COLOMBO - Sri Lanka’s President Mahinda Rajapakse declared Thursday he would seek an unprecedented third term at elections which will be held against a backdrop of growing international pressure over his government’s rights record.
The 69-year-old, South Asia’s longest serving leader, announced he would seek a fresh mandate two years before the expiry of his current six-year term by contesting a snap poll expected only days before the pope visits the island in mid-January. Despite recent electoral setbacks for his left-wing nationalist party, Rajapakse remains generally popular with majority Sinhalese voters after overseeing the end of a 37-year war against Tamil separatists in 2009.
But he is struggling to avoid international censure over allegations his troops killed 40,000 Tamil civilians in the bloody finale of the fighting and accusations that his administration has silenced dissenting voices, including the media and judiciary.
A lawyer by profession, Rajapakse has rewritten the constitution to allow him to stand for election again. Were he to win, he could stay in power until 2021.
Confirmation that Rajapakse would stand for re-election came in a brief statement from his office that said he had signed a “proclamation declaring his intention to hold a Presidential Election seeking another term”.
The proclamation has been sent to the chief elections commissioner, who will set the exact date. However ministers have already indicated the election would be in January.
An official in the president’s office, who spoke on condition of anonymity, told AFP Thursday that the deadline for nominations was likely to be December 8 and the vote was expected on either January 7 or 8.
Pro-government astrologers have previously said the first week of January represents the most auspicious window of opportunity, and Rajapakse’s office released photos of him checking his watch Thursday to determine the best time to sign the proclamation.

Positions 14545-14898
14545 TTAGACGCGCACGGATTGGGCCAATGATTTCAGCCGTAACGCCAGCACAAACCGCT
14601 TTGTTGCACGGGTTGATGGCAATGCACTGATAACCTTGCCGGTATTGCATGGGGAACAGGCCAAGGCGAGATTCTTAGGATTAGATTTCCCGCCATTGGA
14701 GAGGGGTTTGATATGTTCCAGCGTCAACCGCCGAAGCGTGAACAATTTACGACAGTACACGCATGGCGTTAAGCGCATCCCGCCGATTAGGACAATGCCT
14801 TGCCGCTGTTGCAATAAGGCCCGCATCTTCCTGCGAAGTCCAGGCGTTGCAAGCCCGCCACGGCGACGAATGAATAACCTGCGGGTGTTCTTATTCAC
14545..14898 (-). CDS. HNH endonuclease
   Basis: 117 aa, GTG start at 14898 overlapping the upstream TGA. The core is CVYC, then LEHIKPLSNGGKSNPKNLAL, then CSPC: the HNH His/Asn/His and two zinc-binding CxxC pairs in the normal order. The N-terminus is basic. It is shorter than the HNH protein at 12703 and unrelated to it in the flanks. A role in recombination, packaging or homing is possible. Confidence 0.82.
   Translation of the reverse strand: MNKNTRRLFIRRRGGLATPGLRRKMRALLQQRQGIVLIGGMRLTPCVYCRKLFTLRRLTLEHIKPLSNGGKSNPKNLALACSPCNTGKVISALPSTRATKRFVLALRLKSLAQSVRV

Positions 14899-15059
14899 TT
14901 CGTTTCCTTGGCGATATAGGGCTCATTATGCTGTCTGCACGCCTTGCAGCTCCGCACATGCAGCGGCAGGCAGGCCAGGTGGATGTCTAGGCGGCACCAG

The government is keen to hold the ballot before a scheduled visit by Pope Francis from January 13 to 15, with the Church warning that parties should not use the trip for political advantage.
Rajapakse came to power after narrowly winning the 2005 election , and increased his majority in 2010 after government troops routed the Tamil Tigers.
However the spectacular military success also sparked war crimes allegations, and Rajapakse’s administration is facing an international probe ordered by the UN Human Rights Council in line with a US-led resolution in March. His ongoing two-year chairmanship of the Commonwealth has also been overshadowed by the allegations.
Rajapakse has consistently refused to cooperate with international investigations, a stance that has strengthened his nationalistic credentials at home.

However, there are signs of growing disquiet over his failure to deliver on a promise to return the country to a Westminster-style parliamentary democracy by abolishing the all-powerful executive presidency.
His sacking of the chief justice in 2013 sparked protests at home and abroad, fuelling accusations of authoritarianism.
The election is being held two years ahead of schedule. Under the constitution, the incumbent is allowed to call fresh polls after completing four of his six years in office.
It is the first time that a president has sought a third term since the former British colony, which lies at the foot of India, adopted a presidential system in 1978.
Rajapakse’s United People’s Freedom Alliance vote share plummeted by over 20 percentage points at local elections in September as it suffered its worst performance since he came to power nine years ago.
However, a fractured opposition has failed to agree on a common candidate who could mount a serious challenge to Rajapakse.
The main opposition United National Party (UNP) vowed unity to challenge Rajapakse and welcomed the early elections.
“The opposition will unite behind one candidate whose name shall be revealed in due course,” said Karu Jayasuriya, the chairman of the policy-making leadership council of the UNP.
“We look forward to this battle against a corrupt, nepotistic and power hungry incumbent,” Jayasuriya told AFP.
On his 69th birthday Tuesday, Rajapakse suffered a minor political setback when a key ally, Sri Lanka’s main party of Buddhist monks announced it was quitting the government in protest at his failure to loosen his grip on power before a re-election bid.
The JHU, or National Heritage Party, as well as some of Rajapakse’s stalwarts have criticised his move to call snap elections without delivering on previous pledges.